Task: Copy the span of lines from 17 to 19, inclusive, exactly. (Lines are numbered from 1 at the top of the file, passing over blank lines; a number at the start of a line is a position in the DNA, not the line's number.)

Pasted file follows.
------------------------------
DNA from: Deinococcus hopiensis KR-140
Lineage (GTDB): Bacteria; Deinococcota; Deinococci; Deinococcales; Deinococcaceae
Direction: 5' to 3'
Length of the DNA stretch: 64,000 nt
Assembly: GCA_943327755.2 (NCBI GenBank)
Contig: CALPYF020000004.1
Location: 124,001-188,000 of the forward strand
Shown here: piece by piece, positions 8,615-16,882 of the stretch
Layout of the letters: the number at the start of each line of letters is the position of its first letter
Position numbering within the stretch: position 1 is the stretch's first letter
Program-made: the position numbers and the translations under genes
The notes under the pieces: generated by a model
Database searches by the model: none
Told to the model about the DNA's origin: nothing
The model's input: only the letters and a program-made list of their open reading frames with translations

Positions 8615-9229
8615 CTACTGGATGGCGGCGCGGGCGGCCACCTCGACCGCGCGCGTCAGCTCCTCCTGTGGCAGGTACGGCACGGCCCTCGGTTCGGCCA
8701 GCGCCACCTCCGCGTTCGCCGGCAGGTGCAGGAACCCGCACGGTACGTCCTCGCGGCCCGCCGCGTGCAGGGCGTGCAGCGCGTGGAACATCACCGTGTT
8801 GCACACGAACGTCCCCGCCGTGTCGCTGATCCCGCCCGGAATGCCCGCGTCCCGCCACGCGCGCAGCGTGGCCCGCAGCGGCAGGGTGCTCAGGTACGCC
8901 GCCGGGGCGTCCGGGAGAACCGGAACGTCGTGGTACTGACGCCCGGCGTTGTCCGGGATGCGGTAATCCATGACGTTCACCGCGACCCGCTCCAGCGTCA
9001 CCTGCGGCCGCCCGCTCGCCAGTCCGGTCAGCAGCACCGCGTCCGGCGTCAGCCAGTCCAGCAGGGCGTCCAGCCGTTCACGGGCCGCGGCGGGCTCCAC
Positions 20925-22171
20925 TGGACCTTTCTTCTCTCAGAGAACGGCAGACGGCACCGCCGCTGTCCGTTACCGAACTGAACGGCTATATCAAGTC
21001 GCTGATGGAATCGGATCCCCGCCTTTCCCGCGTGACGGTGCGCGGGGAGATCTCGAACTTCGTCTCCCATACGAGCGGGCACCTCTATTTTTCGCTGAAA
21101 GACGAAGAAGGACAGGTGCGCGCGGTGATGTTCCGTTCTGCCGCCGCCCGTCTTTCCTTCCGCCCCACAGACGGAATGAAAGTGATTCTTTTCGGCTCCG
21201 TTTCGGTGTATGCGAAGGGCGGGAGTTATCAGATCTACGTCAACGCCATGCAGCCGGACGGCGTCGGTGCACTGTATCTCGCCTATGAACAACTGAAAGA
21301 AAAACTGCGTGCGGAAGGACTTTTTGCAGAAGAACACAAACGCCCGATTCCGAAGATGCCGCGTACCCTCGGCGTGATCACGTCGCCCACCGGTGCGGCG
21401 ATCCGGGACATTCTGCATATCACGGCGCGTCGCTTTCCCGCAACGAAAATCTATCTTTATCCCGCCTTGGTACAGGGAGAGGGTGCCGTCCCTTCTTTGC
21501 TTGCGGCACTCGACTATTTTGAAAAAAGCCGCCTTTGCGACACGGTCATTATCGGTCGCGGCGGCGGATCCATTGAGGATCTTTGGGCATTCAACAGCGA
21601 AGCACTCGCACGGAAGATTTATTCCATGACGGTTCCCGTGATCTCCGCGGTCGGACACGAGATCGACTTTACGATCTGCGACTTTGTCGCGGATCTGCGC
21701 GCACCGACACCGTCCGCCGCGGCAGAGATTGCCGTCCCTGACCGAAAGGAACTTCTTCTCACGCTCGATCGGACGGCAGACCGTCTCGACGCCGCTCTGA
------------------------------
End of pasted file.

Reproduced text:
8615 CTACTGGATGGCGGCGCGGGCGGCCACCTCGACCGCGCGCGTCAGCTCCTCCTGTGGCAGGTACGGCACGGCCCTCGGTTCGGCCA
8701 GCGCCACCTCCGCGTTCGCCGGCAGGTGCAGGAACCCGCACGGTACGTCCTCGCGGCCCGCCGCGTGCAGGGCGTGCAGCGCGTGGAACATCACCGTGTT
8801 GCACACGAACGTCCCCGCCGTGTCGCTGATCCCGCCCGGAATGCCCGCGTCCCGCCACGCGCGCAGCGTGGCCCGCAGCGGCAGGGTGCTCAGGTACGCC